Maltese lawmakers voted on Wednesday to legalize same-sex marriage, becoming the 24th country in the world where gay and lesbian couples can marry.

According to Reuters, the bill passed with a 66-1 vote. There were no abstentions.

Last month, Maltese Prime Minister Joseph Muscat was sworn in for a second term in office after calling for a snap election in May. Muscat's Labour Party won a clear majority in parliament. Muscat campaigned on a promise to legalize marriage for gay couples. Other campaign pledges included lower taxes and higher pensions.

The law removes words such as “husband” and “wife” from the Marriage Act and replaces them with the gender-neutral “spouse.”

After the vote, Muscat told reporters: “I think this is a historic vote. It shows that our democracy and our society are maturing … It is a society where we can all say we are equal.”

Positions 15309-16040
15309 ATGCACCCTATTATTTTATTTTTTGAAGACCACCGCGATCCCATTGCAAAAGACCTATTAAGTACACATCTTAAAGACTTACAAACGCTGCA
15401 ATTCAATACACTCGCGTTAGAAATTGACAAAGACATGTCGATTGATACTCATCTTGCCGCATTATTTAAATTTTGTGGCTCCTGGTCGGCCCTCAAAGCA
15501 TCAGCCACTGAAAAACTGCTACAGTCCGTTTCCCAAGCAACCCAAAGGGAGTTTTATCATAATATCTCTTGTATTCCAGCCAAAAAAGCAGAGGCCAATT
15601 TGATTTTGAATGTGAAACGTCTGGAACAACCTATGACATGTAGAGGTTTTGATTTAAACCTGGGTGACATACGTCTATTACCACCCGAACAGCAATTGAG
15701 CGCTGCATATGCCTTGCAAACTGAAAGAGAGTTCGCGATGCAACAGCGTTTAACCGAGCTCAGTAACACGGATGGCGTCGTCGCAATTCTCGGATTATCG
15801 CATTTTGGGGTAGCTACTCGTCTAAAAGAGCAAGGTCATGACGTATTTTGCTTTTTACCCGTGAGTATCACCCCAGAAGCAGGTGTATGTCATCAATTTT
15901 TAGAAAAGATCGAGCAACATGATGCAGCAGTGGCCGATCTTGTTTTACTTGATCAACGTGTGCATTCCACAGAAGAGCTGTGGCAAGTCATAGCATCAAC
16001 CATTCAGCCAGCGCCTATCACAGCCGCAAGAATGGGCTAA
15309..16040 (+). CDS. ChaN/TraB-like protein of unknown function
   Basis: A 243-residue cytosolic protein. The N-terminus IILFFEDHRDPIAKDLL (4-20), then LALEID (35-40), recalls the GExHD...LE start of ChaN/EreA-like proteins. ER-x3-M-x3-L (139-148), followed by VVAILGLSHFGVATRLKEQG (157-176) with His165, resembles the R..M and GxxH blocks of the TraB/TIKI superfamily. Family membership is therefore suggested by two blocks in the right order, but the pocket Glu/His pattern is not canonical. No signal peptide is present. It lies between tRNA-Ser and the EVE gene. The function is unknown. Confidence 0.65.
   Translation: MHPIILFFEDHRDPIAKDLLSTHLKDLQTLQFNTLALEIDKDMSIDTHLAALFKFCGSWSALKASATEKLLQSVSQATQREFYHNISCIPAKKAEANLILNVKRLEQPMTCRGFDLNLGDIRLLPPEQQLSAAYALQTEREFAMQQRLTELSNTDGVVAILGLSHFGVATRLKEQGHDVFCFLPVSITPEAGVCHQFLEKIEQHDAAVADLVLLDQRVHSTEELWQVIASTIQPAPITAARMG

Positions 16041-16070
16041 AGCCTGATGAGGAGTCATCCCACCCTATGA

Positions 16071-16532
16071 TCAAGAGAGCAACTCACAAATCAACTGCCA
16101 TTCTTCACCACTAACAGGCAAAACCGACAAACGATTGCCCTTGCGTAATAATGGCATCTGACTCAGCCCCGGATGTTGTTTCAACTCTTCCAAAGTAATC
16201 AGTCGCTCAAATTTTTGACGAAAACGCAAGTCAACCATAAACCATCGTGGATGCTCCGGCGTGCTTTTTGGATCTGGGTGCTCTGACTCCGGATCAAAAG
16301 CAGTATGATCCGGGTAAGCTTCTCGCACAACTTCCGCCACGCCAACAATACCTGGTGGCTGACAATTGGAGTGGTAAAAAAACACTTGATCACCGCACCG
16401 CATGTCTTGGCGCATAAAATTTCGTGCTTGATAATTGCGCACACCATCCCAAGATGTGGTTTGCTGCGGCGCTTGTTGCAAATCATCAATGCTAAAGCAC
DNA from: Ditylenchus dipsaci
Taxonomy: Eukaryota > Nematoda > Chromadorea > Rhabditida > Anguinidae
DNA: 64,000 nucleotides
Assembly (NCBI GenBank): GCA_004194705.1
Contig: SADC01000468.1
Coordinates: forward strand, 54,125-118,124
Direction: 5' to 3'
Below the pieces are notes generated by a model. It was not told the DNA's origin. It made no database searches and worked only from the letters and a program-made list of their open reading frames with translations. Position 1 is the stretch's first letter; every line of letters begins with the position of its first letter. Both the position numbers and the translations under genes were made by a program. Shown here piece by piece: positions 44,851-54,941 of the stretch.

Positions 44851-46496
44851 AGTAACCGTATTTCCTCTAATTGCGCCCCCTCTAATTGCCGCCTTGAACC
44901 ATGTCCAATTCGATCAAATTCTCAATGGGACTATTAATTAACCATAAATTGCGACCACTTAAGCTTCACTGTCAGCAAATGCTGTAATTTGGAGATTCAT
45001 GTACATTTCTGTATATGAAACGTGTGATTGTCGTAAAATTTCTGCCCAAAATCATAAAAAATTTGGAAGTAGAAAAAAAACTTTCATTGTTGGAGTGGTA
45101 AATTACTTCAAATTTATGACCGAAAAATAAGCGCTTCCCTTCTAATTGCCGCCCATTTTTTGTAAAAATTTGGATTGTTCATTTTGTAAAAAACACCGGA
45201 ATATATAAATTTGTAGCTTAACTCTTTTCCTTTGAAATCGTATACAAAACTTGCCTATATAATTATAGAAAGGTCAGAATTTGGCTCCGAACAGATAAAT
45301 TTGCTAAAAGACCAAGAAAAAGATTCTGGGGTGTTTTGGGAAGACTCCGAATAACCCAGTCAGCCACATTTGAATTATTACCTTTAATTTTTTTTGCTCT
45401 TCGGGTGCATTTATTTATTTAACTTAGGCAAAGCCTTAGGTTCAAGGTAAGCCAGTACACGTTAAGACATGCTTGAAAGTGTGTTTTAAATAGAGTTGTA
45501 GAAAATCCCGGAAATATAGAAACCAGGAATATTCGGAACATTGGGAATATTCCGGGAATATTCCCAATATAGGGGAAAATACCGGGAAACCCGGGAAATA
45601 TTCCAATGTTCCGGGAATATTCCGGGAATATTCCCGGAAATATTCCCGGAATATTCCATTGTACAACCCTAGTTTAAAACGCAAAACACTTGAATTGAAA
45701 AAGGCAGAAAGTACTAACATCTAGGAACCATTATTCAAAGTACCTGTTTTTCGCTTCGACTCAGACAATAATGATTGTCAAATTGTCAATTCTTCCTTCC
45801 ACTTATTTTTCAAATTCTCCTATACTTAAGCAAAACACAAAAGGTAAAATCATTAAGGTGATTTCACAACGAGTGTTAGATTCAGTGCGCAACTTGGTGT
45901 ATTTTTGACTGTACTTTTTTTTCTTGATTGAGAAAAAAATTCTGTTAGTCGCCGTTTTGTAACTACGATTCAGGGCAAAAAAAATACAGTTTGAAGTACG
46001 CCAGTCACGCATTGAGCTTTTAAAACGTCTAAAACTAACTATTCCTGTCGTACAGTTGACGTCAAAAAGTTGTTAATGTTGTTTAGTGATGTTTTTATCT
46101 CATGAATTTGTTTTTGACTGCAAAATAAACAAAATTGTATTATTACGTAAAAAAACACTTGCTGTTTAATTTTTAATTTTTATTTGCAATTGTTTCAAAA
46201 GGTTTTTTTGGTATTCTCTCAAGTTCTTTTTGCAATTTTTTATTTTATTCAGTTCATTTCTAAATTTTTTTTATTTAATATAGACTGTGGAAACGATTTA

Since 2014 Malta has recognized gay couples with civil unions. According to various reports, same-sex couples will be able to marry in Malta before the end of July.

The Constitution of Malta establishes Roman Catholicism as the state religion and 88.6% of citizens identify as Catholic. Despite the Catholic hierarchy's opposition to marriage equality, support has increased dramatically in the last decade. Polling in 2006 found overwhelming (73%) opposition to same-sex marriage among Maltese. The same Eurobarometer survey in 2015 found majority (65%) support.

The Mediterranean island nation is the European Union's smallest, with a population of 400,000. According to NBC News, Malta's economy is one of the strongest in the 19-member euro zone.